I’m in a slump. For the first time since I started playing the violin nine months ago, I don’t have it in me to practice. And that’s freaking me out.
I’m hoping to cast the blame on April Syndrome. I knew the month would be like this, because last April was, and the April before it. The month carries with it such stupefying over-socialization that I’ve dubbed it “little December.” Alongside my Easter preparations and choir rehearsals, my husband, son and father all have birthdays during the first week of April. This year there were weekend parties in Kansas to fly to, parties in my house, overnight visitors, parties on weeknights, parties with too many little boys running around shrieking, and yet more visitors. And lots of singing happy birthday.
Oh, the happy birthday song. It makes me cringe when I play it poorly on my violin. My fingers don’t like the song and my ears don’t like the shaky, thin result I produce. But last week I dutifully played happy birthday to my dad, to my husband and son, and then pushed my way through the shrill, jittery sugar-induced gaiety and events of April.
I thought I was over the hump on Thursday when I bade goodbye to the last set of visitors and swept up the confetti and stale cake crumbs. But the funniest thing happened—the violin practice that had sustained me during the stressful period suddenly got lethargic. Just like me. We’re talking seriously lethargic, as in, wondering how you’re going to drag yourself through the motions of each day. But I had work to do for my next violin lesson, so I studied my assigned piece from a new lesson book. A new arrangement of the blasted happy birthday tune. Great.
This one has a catchier beat that keeps my fingers moving more quickly. And, to my dismay, I’m having trouble with it.
Yes, you read that right. I can’t master the happy birthday song. How’s that for humbling? This, alongside my failure to master the snake charmer song, even after a month of practice. My fingers can’t successfully negotiate the route from C natural to E with the fourth finger. My middle finger seems too pudgy to hit the C natural correctly on the birthday song. I recognize both songs are good to practice—they’re targeting what’s not working. I know I need to play them in order to master them. But I hate them. They’re for little kids. And they hate me in return. And now I dread my practice time.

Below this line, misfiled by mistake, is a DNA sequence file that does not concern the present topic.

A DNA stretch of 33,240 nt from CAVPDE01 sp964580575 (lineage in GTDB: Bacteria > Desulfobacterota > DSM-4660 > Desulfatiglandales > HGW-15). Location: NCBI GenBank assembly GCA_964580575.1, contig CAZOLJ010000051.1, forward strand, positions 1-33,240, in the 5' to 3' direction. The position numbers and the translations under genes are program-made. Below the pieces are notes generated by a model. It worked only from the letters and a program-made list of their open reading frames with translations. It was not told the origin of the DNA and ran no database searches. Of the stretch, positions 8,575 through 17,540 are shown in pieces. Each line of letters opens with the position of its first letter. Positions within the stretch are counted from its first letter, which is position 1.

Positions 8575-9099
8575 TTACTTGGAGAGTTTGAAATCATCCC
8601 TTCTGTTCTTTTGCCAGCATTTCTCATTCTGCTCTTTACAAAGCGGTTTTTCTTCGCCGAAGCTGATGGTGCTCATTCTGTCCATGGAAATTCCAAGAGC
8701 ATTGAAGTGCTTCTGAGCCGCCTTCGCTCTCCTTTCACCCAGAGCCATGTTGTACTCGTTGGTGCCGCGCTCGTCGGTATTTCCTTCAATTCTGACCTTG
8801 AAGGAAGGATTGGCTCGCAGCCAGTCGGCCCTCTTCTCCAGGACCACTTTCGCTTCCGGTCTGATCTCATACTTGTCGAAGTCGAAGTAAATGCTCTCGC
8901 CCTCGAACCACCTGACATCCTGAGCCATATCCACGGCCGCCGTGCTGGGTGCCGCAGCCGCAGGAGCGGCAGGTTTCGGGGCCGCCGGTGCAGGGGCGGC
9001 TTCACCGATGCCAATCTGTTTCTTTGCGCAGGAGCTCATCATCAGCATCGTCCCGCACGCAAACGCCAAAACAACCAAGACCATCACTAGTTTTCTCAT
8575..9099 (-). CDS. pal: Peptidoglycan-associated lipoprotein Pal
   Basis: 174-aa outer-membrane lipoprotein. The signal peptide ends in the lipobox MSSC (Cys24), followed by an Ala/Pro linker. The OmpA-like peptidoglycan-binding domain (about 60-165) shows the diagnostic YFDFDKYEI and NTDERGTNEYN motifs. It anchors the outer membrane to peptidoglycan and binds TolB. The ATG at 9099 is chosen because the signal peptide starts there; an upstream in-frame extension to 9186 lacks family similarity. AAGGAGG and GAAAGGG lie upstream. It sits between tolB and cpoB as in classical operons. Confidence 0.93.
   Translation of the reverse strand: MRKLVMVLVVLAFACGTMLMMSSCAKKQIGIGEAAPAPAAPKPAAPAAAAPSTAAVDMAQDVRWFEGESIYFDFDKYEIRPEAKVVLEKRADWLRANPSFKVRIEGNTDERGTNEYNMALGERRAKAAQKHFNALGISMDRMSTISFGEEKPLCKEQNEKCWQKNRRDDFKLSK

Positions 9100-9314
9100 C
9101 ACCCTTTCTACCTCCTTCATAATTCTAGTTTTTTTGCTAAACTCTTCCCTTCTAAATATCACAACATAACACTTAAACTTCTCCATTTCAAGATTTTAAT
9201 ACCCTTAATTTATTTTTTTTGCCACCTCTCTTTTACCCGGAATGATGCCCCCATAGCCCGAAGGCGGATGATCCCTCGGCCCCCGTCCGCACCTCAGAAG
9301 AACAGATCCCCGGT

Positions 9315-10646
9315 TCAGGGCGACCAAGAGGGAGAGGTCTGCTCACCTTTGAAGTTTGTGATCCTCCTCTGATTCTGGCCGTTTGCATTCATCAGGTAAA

I’m calling this funk “the happy birthday blues.” Thursday, I gave myself permission to stop practicing after twenty minutes. It had been the end of a tough two weeks, after all, and my intonation was simply tragic. Friday, I found 101 good reasons to do something else besides practice. Finally, when I did, for thirty minutes, I suffered once again from my terrible lethargy. Happy birthday has never sounded so pathetic. Never have I felt so glad to walk away from my violin. Today, well, here I am, and the terrible truth is that I don’t want to practice.
Is this just fatigue, or the sign of something worse? Does this signify the beginning of the end? Will I eventually cut my losses and give up on this violin endeavor? The thought frightens me. I need this love affair to last. It colors my world, creating a pleasant diversion from the junk of daily living. I need music, art. But, then again, what I’ve practiced in the past two days does not fall into either of the above categories.
The world won’t come to an end, I recognize, if I skip a day or two of practice in order to rejuvenate. I should be focusing on the music I’ll be singing for Easter mass on Sunday, anyway. Maybe the mass I’ll be attending will be balm for my blues. They say Jesus rose on the third day (recognizing here that not everyone believes what They say). Maybe my sagging spirits will do the same.
I hope so. I’ve got a love affair banking on it.
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